The Nautilus Project
The last decade has seen an encouraging rise in Eco-tourism, resulting in all sorts of new environmentally-driven industries, bringing many financial benefits to the surrounding regions. To a large extent, this has driven down the scourges of poaching as many people prefer to see animals in their natural environment rather than at a zoo. The rise of digital cameras has fueled an increase of images on social media alongside many majestic wild animals. Shark diving in particular has become progressively popular as people come face to face with their deepest fears. But is luring wild sharks towards a tourist filled cage a step too far, or has it indeed a net positive outcome once all is considered?
In the interests of impartiality, I feel obliged to declare that I have done a fair amount of shark diving with one notable exception – never in chummed* water and always without a cage! *[Chumming: Luring various animals, usually fish such as sharks, by throwing ‘chum’ (bait) into the water, which then attracts the fish – particularly the sharks, owing to their keen sense of smell.]
I started as a young snorkeller exploring Gibraltar’s coastline. I sometimes caught a glimpse of blue sharks in the periphery; an outline was all I ever saw and they never hung around. At that impressionable age it was a scary experience and, on many occasions, I would haul myself out onto the urchin-covered rocks expecting an imminent attack. It never happened. Given time, my confidence grew to the point that I even revelled in the moment.
Years later, I joined the London Aquarium and as a diver in the Pacific tank, had to undergo training with various shark species at close quarters. Sharks have electro-receptors which can pick up the beating of our hearts and I vividly recall the first time I slipped into the water with them. I descended to the bottom of the tank and my heart rate increased with my nerves. You cannot bluff a shark in this department and consequently my elevated heart level peaked their curiosity which brought them in closer. In turn, this did nothing to alleviate the nerves and it took many dives before remaining calm was mastered and the training was complete. I loved every minute of it.
With time I grew to realise that part of my original training was as much to acclimatise me to the sharks as it was them to me. Much like a dog might be curious when you have a friend around the house for the first time, sharks tune into our cardiovascular rhythms and can use it to identify someone new.
Sharks in an aquarium environment tend to lack the levels of iodine than their wild counterparts receive and consequently tablets are added to the food in order to supplement it. These medicated fish cannot be thrown into a tank of sharks in hope that they all eat one each. This results in a need for divers to get in the water with food, and target feed the sharks individually. Not for the faint hearted, as they become very frisky when divers drop in the tank with food!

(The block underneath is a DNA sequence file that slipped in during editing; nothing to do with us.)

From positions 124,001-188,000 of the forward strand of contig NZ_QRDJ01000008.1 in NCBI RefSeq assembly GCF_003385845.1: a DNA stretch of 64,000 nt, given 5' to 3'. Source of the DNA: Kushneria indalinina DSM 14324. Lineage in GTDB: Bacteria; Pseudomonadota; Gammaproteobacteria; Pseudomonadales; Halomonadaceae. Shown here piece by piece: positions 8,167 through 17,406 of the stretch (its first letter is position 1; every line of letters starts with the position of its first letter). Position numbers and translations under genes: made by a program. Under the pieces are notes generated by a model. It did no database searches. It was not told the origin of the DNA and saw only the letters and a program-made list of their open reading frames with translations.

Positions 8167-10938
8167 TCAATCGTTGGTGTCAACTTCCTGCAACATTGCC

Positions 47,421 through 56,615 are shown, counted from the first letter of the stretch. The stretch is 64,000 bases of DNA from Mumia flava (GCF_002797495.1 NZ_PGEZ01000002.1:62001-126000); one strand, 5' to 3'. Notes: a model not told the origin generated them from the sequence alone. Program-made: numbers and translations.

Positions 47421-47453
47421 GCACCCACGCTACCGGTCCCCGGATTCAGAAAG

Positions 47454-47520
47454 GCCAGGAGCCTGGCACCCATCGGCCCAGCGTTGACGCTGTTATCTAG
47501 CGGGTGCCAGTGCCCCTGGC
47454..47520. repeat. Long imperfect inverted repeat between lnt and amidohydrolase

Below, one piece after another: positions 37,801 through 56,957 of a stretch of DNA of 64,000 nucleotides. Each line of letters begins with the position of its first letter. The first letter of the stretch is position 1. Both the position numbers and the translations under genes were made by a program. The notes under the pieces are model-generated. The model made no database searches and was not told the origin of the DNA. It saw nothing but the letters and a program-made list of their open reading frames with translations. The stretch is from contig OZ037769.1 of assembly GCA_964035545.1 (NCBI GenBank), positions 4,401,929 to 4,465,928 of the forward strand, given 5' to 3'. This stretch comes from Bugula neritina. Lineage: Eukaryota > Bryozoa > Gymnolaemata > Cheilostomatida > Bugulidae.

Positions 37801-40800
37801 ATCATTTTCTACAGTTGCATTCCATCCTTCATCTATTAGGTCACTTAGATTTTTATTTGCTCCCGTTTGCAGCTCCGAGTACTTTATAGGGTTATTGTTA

By contrast, wild sharks are often enticed close to the cages of tour operators through the chumming of the water. The cages are filled with tourists eager to grab an iconic shot of themselves with the shark and there is some evidence to suggest that the association between chumming and divers might be teaching the sharks to identify humans as food. The Shark Concern Group based in Cape Town South Africa have been reported to say that “It is not a good idea for humans to taunt an apex predator by throwing food and blood into the water. It is no surprise that human interaction is leading to more attacks.”. It is claimed that South Africa have seen an increase in the number of shark attacks in coastal areas close to where such excursions frequent.
But an under-represented aspect is the quelling of the innate human fear we all have of sharks. These interactions certainly help to replace that fear with curiosity, and even respect for species that have been around for hundreds of millions of years. It is no coincidence that some of the best protected species are simultaneously very popular with humans. By way of an example, people love cetaceans and although whaling has taken its toll on many species, the recovery of the humpback whales is a perfect anecdote. It follows that by getting people engaged with sharks through these interactions that the will to preserve them will increase. I would suggest that shark protection has increased precisely because of research programmes which have required divers to get in the water with sharks at some point or another. There is only so much that can be done through tags and cameras; firsthand observation is ultimately key.
Further, turning poachers into game keepers has seen an improvement to the abundance of animals in reserves within Kenya. It has also brought a way of earning a sustainable living for many impoverished regions. Evidently, removing commercial fishermen and turning them into tour guides in a marine protected area will surely follow a similar success path.
Ultimately, I found my time at the aquarium to be a self-conflicted one because holding these majestic creatures captive seemed far from ideal, both from a shark/human interaction perspective as well as a welfare one. However, it became very apparent that many people would never even see these animals without the aquarium and hence it can be argued that it is a necessary evil. Once I had come to terms with that, the idea of observing them in their natural environment became more appealing. Given the level of fear our species has of these animals and the damage we are still presently doing to their wild populations, I believe that it is extremely important for people to see them in the wild. On balance, the loss of sharks would be catastrophic!
Marine and riverine aquatic environments
Sharks have existed for over 420 million years. That is longer than land vertebrates!